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slavik
April 10th, 2007, 04:15 AM
I feel this is something that everyone should know. This is the basis of how a shell works.

1. fork() - system call which creates a new process which is identical to the current process. Differences are dependent on the implementation but consider them to be 100% same for now. returns 0 to the newly created process (child process), returns child's pid to the parent (old) process, returns -1 if there was an error and no fork made.

2. exec() - actually, multiple version of exec (execlp(), execvp(), etc.) replaces the current process with a new process (create an empty main(), compile it then run it with shell's exec, the shell will die). returns nothing (since your process no longer exists as soon as exec() is done)

3. How it comes together. The basic shell. When calling 'ls', the shell forks, the child then proceeds to do the execlp("ls","ls") call, while the parent simply waits for the child to exit and then print its prompt again. if while 'ls' is running, the parent dies, 'ls' is said to become a 'zombie' (living dead, undead, etc.). The kernel kills the child process (and you thought GTA was violent).

btw, most calls to exec are something like (program, argv[0], argv[1], ... NULL);

the reason you see ls,ls is because you must give ls it's own name as the very first argument (this is what the shell does). why is this? neat things ...

in the .bashrc you can see commented out lines for aliases to ll (ls -l) and some other ... (ls -l is more used :P). what an alias does is simply replace the amtching string for another string, so if ll alias is enabled, when you write ll, one of the first things the shell will do before parsing the command is substitute ll for ls -l. but the neat thing about argv[0] is that you could do something like "ls","ll" and have a smart ls that checks how it was called and if it was called as 'll' to do ls -l and this can actually confuse people, because there is an ll but if you do any checking, ls and ll are exactly the same (byte for byte) but output different things. vim actually does this afaik (different functionality if you call it as vi or vim), gcc/g++ does a similar thing I think (haven't really checked).

Also, if you have a modified .xinitrc or .xsession, now you know what happens to the shell from which you run X :P

heimo
April 10th, 2007, 11:22 AM
you could do something like "ls","ll" and have a smart ls that checks how it was called and if it was called as 'll' to do ls -l

Ultimate example would be BusyBox.
http://www.busybox.net/about.html
http://www-128.ibm.com/developerworks/linux/library/l-busybox/

Dseed
April 10th, 2007, 12:07 PM
I've been playing with Fork() and Exec() lately, and it can be somewhat confusing at first. I ran into a lot of zombie trouble when I started working on a C program launcher application.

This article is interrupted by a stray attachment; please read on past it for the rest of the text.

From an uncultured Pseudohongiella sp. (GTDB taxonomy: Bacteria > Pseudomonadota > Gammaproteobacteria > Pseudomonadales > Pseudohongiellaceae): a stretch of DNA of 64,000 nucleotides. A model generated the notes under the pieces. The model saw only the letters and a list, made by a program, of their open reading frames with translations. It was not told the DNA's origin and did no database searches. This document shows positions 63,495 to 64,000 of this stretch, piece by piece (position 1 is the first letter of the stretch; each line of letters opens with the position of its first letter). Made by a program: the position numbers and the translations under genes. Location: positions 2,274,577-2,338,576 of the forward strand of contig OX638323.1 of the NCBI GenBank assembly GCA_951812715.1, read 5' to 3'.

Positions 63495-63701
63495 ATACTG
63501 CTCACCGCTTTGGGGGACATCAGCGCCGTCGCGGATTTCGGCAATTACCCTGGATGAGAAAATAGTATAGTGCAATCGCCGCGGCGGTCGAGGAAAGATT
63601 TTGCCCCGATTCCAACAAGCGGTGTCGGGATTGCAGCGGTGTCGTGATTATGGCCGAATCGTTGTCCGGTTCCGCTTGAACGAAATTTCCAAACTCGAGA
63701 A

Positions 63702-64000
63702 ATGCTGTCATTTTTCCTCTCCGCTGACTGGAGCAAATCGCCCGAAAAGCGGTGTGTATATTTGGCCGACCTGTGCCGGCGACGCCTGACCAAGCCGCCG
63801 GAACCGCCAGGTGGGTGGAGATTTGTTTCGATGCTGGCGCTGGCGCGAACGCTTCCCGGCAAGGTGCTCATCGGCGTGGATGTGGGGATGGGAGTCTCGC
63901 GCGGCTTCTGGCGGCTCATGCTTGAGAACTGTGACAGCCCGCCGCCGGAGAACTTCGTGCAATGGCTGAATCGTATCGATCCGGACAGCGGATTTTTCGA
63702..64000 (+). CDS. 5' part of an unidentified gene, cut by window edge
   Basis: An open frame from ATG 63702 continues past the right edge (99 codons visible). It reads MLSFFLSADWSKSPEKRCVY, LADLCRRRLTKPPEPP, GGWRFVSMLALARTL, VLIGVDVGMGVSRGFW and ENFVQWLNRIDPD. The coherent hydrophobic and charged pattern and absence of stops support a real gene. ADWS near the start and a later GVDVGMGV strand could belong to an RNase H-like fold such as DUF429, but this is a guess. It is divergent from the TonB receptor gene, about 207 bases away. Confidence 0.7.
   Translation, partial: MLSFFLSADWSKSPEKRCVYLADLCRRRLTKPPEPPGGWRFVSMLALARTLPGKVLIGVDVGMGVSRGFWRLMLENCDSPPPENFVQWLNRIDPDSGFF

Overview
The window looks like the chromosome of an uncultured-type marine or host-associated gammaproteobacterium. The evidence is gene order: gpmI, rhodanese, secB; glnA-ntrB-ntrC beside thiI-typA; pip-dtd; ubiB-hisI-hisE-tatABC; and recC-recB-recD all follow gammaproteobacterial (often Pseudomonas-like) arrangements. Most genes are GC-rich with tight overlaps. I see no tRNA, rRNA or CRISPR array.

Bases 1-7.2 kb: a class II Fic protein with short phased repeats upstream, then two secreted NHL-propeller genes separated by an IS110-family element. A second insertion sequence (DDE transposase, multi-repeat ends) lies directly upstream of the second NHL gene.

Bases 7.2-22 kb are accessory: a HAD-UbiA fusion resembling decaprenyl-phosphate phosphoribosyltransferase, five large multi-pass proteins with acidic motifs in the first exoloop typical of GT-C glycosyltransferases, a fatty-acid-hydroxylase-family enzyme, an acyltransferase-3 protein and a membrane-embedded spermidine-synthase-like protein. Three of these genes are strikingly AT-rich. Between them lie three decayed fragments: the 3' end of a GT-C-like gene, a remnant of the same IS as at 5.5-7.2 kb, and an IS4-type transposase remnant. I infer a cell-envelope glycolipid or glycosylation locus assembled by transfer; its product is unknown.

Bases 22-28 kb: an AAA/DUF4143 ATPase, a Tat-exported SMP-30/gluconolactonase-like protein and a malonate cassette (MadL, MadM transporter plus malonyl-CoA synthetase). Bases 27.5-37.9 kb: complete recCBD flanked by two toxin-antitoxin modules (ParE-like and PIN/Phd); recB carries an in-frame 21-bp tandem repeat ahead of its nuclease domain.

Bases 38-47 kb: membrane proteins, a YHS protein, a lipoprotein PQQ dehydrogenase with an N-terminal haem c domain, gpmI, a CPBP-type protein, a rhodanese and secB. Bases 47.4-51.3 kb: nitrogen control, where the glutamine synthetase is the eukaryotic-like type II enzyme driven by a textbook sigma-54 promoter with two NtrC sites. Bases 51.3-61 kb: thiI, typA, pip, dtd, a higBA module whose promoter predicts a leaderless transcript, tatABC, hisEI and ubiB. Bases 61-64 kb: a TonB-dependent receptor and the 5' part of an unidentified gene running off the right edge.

I wanted to be able to launch multiple programs with the click of a single button, while the main program wouldn't have to wait for these programs to close to return controll.

here is the solution that I eventually came up with




void sExecute (const char *program, const char *command)
{

pid_t mpid,pid; // this holds the pid of the newly forked processes
int status;

mpid = fork();
if (mpid == 0)
{

pid = fork();
if (pid == 0)
{
// this is the child
execlp(program,program,command,0);
_exit(0);
} else {
// this is the parent
_exit(0);
}

} else {
// parent of first fork
// waitpid(mpid,&status,WNOHANG);

waitpid(mpid,&status,0);
}
}




an example of using this inside your program:


sExecute ("galeon", "http://www.ubuntuforums.org");


this will return controll right away basically to your application, which is good if you are writing a GUI application...

you can call this back to back to open multiple programs or whatever
example:



void
on_button_clicked (GtkButton *button,
gpointer user_data)
{

const char *program;
const char *entry_text = "http://www.ubuntuforums.org";

program = "galeon";
sExecute(program,entry_text);

program = "mozilla";
sExecute(program,entry_text);

program = "firefox";
sExecute(program,entry_text);

program = "opera";
sExecute(program,entry_text);


}



concerning ZOMBIES, i've tested this code and ran the above example, opening all of my web browsers, and then run TOP in the terminal and there are no zombies :)

the code could be made a little better as far as error checks and stuff...but this is a bare bones example anyway


Hope this helps someone

Peace
Derek

slavik
April 10th, 2007, 02:45 PM
also, when you fork, do not forget to check for -1 return ... because then bad things might happen.

public_void
April 10th, 2007, 07:47 PM
A nice book I found was Advance Linux Programming (http://www.advancedlinuxprogramming.com/), especially chapter 3 about processes, it goes through the exec family and fork quiet well. IMO a very good read.

joshbodily
April 22nd, 2013, 09:03 PM
I'm not entirely sure that vim and vi work that way. On my machine (Ubuntu 11.10), vim and vi are both just symlinks to /etc/alternatives/vim
$ which vi
/usr/bin/vi
$ which vim
/usr/bin/vim
$ ls -la /usr/bin/vi
/usr/bin/vi -> /etc/alternatives/vim
$ ls -la /usr/bin/vim
/usr/bin/vim -> /etc/alternatives/vim

Both 'vi' and 'vim' appear to launch the same program w/ same functionality.

Elfy
April 22nd, 2013, 10:02 PM
closing 6 year old thread